In this post ‘Differences BREEAM, LEEDs, Passive House’, I tell you the differences between these 3 certificates for sustainable buildings.
I will tell you the advantages and disadvantages of them so you can choose the best for your sustainable home.
In case you still don’t know us, let me introduce our studio: we’re ERA architects, the English speaking green architecture studio to call in Barcelona.
Actually, I’m Esther Rovira, an architect in Barcelona and a passive house designer for new sustainable builds and big green renovations in Barcelona and Catalonia.
In this post you’ll find all the essentials from our professional point of view.
I hope this helps you!
I hope this post helps you!
The Breeam certificate comes from England and is the oldest (1990s).
Therefore, it’s the one with the largest global extension and has the most buildings with its seal (in Spain it has 725 associates).
It consists of analyzing the impacts of the design, construction and use phases of buildings.
This is achieved by accounting for 10 aspects: management, improvement of health and well-being, energy efficiency, transport, water (savings), use of materials, waste (management), land use, innovation and pollution.
It’s not the most mathematical, since it gives a final score that takes into account very diverse aspects.
This has given cases of buildings without much energy efficiency that have given a good final value by combining exterior elements such as bicycle parking or exterior landscaping with native plants.
Let’s say that it gives a general value of the building and its surroundings, but it does not focus on the building having a very low consumption.
This American certificate (also from the 90’s) is highly valued globally.
It evaluates 5 main aspects: location, energy and water efficiency, renewable energy, use of materials and natural resources, and indoor air.
It is very flexible for three reasons: it is applied to new or refurbished construction, the housing or equipment sector, and it has 3 levels of certification (gold, silver, platinum).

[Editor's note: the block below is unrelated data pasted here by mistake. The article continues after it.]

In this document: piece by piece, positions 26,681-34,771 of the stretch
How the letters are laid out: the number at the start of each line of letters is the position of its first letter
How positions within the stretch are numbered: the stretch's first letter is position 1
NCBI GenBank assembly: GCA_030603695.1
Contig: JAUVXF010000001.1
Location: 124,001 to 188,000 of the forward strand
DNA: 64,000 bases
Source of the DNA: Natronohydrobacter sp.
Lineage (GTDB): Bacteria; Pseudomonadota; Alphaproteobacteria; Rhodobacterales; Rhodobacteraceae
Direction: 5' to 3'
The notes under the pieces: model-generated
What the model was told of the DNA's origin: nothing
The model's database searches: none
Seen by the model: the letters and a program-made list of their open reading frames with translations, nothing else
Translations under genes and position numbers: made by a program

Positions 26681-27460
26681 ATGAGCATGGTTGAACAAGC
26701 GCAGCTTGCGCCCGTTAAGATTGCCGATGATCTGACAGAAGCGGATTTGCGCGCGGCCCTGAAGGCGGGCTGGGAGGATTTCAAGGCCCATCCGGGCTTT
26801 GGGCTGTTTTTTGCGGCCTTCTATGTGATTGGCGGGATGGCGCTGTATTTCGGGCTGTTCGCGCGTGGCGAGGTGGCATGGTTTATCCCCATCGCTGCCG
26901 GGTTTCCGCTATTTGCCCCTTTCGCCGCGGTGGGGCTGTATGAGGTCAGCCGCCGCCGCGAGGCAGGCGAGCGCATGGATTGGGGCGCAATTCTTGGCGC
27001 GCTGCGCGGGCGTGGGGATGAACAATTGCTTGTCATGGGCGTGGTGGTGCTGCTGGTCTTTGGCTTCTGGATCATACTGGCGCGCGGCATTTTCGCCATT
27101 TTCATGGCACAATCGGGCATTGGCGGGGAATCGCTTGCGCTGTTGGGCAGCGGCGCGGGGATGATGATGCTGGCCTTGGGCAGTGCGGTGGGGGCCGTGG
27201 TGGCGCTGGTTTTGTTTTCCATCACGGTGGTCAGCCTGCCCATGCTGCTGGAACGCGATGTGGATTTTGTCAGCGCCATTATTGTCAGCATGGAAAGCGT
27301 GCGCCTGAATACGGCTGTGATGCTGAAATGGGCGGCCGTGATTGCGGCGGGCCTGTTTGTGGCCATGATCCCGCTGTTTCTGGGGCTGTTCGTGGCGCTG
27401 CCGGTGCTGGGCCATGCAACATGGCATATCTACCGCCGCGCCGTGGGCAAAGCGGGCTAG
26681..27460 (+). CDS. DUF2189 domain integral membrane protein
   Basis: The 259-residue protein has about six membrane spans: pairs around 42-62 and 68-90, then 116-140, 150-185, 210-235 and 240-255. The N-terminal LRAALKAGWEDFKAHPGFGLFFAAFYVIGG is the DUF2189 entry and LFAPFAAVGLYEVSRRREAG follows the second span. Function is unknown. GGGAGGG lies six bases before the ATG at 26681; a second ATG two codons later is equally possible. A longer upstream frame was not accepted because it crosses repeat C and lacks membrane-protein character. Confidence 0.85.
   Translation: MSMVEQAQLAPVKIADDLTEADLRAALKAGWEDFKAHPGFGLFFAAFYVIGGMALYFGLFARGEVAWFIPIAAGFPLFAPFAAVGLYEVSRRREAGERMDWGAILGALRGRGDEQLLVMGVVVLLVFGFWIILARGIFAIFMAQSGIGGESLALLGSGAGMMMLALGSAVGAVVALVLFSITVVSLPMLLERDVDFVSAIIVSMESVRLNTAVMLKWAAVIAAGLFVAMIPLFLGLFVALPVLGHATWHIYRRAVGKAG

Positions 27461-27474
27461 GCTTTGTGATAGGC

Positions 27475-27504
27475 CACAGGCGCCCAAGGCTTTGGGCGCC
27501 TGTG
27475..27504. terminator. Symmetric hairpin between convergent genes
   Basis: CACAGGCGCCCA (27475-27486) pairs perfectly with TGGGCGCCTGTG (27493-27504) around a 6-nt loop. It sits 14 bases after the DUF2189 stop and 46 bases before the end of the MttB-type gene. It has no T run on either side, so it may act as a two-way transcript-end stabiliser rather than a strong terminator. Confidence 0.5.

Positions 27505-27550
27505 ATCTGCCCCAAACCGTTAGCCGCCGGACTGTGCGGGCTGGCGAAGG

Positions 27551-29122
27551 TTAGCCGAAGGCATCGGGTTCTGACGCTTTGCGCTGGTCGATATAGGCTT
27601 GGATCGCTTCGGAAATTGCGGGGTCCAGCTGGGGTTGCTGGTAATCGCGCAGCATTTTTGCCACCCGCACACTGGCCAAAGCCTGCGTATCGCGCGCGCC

This certificate can guarantee energy savings of up to 60%.
It is widely used in office buildings (in 2020, 63% of LEED certified buildings in Spain were offices).
In 2020, despite registering 910 buildings, approximately half were certified (the majority in Madrid and Barcelona).
3) Passive House
This European standard founded in 1996 by a German physicist, focuses on defining the maximum values to be met by a highly efficient building.
These values define the maximum levels of: energy consumption in air conditioning (heating and cooling), primary energy (counts how much the house will consume by counting appliances, lighting and machines), hermeticity (absence of leaks) and air renewals (air renewed every 20 minutes).
All this is summed up in applying a hermetic building design and construction, with good insulation, without thermal bridges and with double-flow controlled mechanical ventilation with heat recovery (and if you want with an enthalpy membrane to retain viruses).
In Spain there are almost 896 associated with this German standard (October 2021).
Thanks to these key points; Up to 80% energy savings are achieved compared to conventional buildings.
It is undoubtedly the most demanding and complex certification that ensures maximum savings in energy consumption.
It is apparently flexible and can be applied in new construction and renovation, housing and the tertiary sector (but in reality its super-calculator-simulator is very complex in its variants) and has 3 levels (Classic, Plus, Premium).
The only drawback of this certification is that it does not take into account the use of natural materials or water management.
There are other quality seals in energy buildings that we do not value in this post.
Such as the GREEN, the NetZero Energy Building certification, the Swiss Minergie and the WELL among others.
My professional recommendation:
In our Architecture studio in Barcelona we recommend the Passive House certificate for homes.
The reason is that it is the most demanding and ensures great energy savings during the use of the building.
In order not to double efforts (and service fees), I recommend that you look for an architect who:
– be Passive House designer
– has certified a home in the last year
– have contact with more than one certifying entity (there is not much variety of certifiers in Spain and they are expensive)
You may also be interested in:
Our other post: Passivhaus classic, plus or premium housing
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I hope this post ‘Differences BREEAM, LEEDs, Passive House‘ will help you.
Best of luck on this adventure.
See you on the next post,